Mexican drug cartels have conducted more than 9,000 drone flights into U.S. airspace in the last year to surveil American law enforcement and security operations in the southern border region, a senior Homeland Security official told Judicial Watch this week. The drones are observing federal, state, county, and city agencies near the Mexican border, including the U.S. Border Patrol, Texas Department of Public Safety, Texas National Guard, county sheriffs and local police. The Border Patrol, which operates under Customs and Border Protection (CBP), has captured about a dozen of the drones, and accessed the Unmanned Aerial Vehicles’ (UAVs) guidance and memory systems to gain intelligence information, according to a high-level official at the agency.
Judicial Watch learned about the Mexican cartel drone incursions during a recent visit to the southern border and specifically while interviewing federal officials at the CBP Rio Grande Valley sector in Texas. Judicial Watch is further investigating the matter and has filed a Freedom of Information Act (FOIA) request with CBP, the 60,000-member agency charged with keeping terrorists and their weapons out of the U.S., for all records regarding the use of drones by criminal organizations operating along the U.S.-Mexico border for the purpose of surveilling U.S. law enforcement officials or otherwise facilitating illegal activity. The federal public-record request includes, but is not limited to, all information depicting the known or estimated number of instances of the use of such technology, as well as all reports, intelligence assessments, analyses, or similar records related to their use.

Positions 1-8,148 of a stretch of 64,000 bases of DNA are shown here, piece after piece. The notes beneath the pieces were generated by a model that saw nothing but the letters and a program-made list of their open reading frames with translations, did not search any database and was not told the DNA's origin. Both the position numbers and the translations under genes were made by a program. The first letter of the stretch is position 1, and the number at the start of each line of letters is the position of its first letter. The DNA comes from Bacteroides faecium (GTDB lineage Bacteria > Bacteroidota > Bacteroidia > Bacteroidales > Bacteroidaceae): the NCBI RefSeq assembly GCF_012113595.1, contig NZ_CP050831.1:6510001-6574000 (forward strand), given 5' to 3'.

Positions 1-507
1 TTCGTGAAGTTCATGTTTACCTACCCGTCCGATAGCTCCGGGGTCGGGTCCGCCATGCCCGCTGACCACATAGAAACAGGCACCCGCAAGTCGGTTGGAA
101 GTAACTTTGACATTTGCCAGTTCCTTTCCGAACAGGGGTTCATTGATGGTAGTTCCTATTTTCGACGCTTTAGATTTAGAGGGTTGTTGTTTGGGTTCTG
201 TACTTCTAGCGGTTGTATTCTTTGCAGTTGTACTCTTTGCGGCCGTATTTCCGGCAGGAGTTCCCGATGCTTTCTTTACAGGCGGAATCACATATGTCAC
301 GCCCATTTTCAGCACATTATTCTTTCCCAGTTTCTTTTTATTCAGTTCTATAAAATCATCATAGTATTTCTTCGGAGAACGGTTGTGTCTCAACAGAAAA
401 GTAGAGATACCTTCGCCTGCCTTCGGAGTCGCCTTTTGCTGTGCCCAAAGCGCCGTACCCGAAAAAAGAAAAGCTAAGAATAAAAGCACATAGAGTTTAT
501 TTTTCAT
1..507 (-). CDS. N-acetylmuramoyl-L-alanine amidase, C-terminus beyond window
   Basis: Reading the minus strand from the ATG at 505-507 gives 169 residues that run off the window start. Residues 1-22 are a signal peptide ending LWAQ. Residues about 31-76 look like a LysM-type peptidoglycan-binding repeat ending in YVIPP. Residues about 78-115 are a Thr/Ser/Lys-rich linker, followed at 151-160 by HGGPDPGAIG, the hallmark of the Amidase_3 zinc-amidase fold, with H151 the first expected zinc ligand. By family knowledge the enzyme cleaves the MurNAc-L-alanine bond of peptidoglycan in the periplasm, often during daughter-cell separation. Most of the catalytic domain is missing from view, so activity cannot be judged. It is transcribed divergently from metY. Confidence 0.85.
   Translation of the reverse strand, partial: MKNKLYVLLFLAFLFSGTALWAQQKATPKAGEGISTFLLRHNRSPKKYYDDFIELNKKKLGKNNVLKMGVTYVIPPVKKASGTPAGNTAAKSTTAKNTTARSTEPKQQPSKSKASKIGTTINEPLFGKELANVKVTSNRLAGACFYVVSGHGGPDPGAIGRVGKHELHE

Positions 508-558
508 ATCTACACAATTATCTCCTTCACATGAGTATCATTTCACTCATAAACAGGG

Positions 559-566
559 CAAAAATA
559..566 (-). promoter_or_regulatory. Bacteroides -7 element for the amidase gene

Federal officials on the ground tell Judicial Watch that the cartels use the UAV surveillance flights to facilitate human smuggling and drug trafficking. Specifically, they help identify gaps in border coverage and assist the cartels in overwhelming certain areas to create a diversion for moving sensitive or high value loads through alternate border locations. The data analyzed from the confiscated drones has also provided U.S. authorities with other law-enforcement sensitive information that cannot be made public, government sources said, adding that drug cartels started using the devices a few years ago. Brandon Judd, the president of the union representing the nation’s 20,000 Border Patrol agents, told Judicial Watch the drones are also used to smuggle small amounts of drugs into the U.S. “They are dropping fentanyl,” Judd said this week. “They fly into certain locations, drop them to the ground and fentanyl is taken off of them and they take back off into Mexico.” The drones are not military grade, Judd confirmed, but rather “run of the mill” that can be purchased anywhere.
Reports of Mexican cartels using UAVs to enhance their illicit operations began surfacing within the last few years. In fact, three years ago agents in the El Paso sector around 750 miles from the Rio Grande Valley revealed in a news report that they had witnessed what they believed to be the first use of a drone by a Mexican cartel to act as a “look-out.” In the story CBP officials from the El Paso sector are quoted saying that agents “discovered a new tactic in counter surveillance,” referring to the UAV. An agent monitoring the border with an infrared camera discovered the drone traveling north into the U.S. from Mexico, the article states. Last year Mexico’s largest newspaper reported that some of the country’s most notorious cartels, including Jalisco Nueva Generación, used drones with explosives to attack police in the western part of the country. Back in 2018, an academic study found that cartels use drones to look for Border Patrol agents and inform drug smugglers of their positions. The research focused on the complex security landscape of military drones for border security and non-state actors with sharply diverging motives to develop their own drone surveillance capacities.
One thought on “Mexican Cartels Fly 9,000 Drone Flights into U.S. to Surveil Law Enforcement Operations”
I’m starting to dislike drones even more.
Except the one I work for.
I don’t dislike him, but we don’t think the same, and he’s waaay the fk out in left field.